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Voters, Not Lobbyists, Deserve Blame for Our Crappy Farm Policies

A new working paper by two Duke economic policy researchers takes a close look at what influences lawmakers’ farm policy votes.
Farming near Klingerstown, Pennsylvania. (PHOTO: PUBLIC DOMAIN)

Farming near Klingerstown, Pennsylvania. (PHOTO: PUBLIC DOMAIN)

Nobody likes America's agricultural policy. Not conservatives, not liberals, and not policy experts, who frequently use terms like "astonishingly irrational" to describe our system of federal subsidies for farming. So why is everyone so angry and shocked that last week’s laden farm bill—comprised of addendums to the same legislative package that Congress has been tagging since 1938—failed in the House of Representatives? Some reports describe a Farm Lobby Goliath smited by a tiny contingent of conservative House GOPers who are hellbent on shrinking the size of government no matter the objections of their fellow Republicans from farm country. But according to a new working paper by Duke economic policy researchers Marc Bellemare and Nick Carnes, it might not have been the all-powerful farm lobby that the House GOP subverted so much as a small contingent of American voters.

Media and food activists like Bill McKibben have been known to blame tendentious lobbying efforts for a heady farm bill.

To measure what influences lawmakers’ farm policy votes, Carnes and Bellemare tracked down sets of data that they thought could indicate important motivators, such as a legislator’s personal policy preferences (the researchers looked up which officials had once managed, or owned, a farm), the number of voters in a district that would benefit from the policy, and the size of the campaign contributions that legislators had received from agriculture industry groups. The researchers write that, of course, the longer a legislator had been a farmer, the more farmers a legislator represented, and the more money a legislator received from farm groups, the more he or she supported legislation trumpeted by organizations such as the American Farm Bureau Federation.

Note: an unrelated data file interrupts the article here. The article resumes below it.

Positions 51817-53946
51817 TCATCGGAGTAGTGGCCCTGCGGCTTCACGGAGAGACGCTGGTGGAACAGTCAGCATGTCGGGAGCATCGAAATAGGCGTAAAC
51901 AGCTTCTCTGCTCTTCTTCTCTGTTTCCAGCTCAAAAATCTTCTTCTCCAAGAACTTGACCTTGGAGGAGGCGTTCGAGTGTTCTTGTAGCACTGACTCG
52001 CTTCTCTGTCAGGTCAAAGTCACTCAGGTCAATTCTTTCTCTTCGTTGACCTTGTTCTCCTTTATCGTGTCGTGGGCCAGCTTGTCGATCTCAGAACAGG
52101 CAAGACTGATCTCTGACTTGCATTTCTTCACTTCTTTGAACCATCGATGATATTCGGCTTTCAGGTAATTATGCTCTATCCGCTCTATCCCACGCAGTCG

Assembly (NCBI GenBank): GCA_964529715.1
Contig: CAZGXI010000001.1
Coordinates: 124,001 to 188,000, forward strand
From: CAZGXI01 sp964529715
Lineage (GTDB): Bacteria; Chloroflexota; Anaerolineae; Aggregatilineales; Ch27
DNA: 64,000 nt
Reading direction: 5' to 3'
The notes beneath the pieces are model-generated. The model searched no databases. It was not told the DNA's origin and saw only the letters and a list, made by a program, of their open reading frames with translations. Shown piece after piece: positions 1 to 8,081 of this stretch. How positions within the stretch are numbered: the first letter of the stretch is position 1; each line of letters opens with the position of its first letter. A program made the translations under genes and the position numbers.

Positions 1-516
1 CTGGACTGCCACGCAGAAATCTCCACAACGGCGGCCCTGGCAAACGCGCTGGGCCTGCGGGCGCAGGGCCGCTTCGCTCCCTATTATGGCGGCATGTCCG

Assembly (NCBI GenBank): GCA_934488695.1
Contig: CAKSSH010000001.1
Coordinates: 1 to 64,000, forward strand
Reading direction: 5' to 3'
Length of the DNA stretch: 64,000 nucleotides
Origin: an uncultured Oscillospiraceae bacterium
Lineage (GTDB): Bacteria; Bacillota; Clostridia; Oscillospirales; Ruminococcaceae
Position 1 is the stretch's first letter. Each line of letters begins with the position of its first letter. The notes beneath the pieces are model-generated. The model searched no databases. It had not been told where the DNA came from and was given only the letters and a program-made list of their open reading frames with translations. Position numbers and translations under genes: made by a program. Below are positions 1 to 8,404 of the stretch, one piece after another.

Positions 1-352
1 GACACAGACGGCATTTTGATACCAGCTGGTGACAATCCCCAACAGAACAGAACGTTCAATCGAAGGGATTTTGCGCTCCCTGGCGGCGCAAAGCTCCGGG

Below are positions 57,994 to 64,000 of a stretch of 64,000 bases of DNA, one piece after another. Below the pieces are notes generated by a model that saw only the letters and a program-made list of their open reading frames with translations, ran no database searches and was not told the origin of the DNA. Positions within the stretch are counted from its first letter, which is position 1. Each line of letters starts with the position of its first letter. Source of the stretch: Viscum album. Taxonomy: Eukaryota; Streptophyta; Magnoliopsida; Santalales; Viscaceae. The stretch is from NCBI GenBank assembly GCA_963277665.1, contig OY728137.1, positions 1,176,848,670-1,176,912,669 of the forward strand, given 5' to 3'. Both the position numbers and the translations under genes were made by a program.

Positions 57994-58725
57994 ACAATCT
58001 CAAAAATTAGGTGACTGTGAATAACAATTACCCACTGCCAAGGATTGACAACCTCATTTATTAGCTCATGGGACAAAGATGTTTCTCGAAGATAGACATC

But Bellemare and Carnes went a step further—they looked at the relative importance of each factor to figure out which one held the most sway over legislators. They found that the relationship between the three factors—a lawmaker’s background, the electorate, and industry group—is where things get interesting. For every control case, the number of farm worker constituents within a congressperson’s electorate outweighed the influence of interest group spending and lawmaker background. To be sure, the amount of money a legislator received from political action groups, and the years he or she spent corralling pigs and the like, did correlate with more support for bills that protected agriculture interests. But the number of farmers in a representative’s district was tied the closest to a representative’s farm policy votes.

Media and food activists like Bill McKibben have been known to blame tendentious lobbying efforts for a heady farm bill. But it turns out voters in farm states or districts could be the most important drivers of legislators’ decision-making.

Of course, correlation is not causation, and this is only a working paper. (Bellemare said, in email, that he and Carnes are submitting their work for peer review in the fall.) But it could turn out that voters still have more influence over their elected officials than lobbyists. Score one for democracy! Of course, there is the pattern across several areas of policy (e.g. firearm policy) whereby voters in rural areas seem to hold disproportionate influence in the policy-making process—a decidedly undemocratic pattern.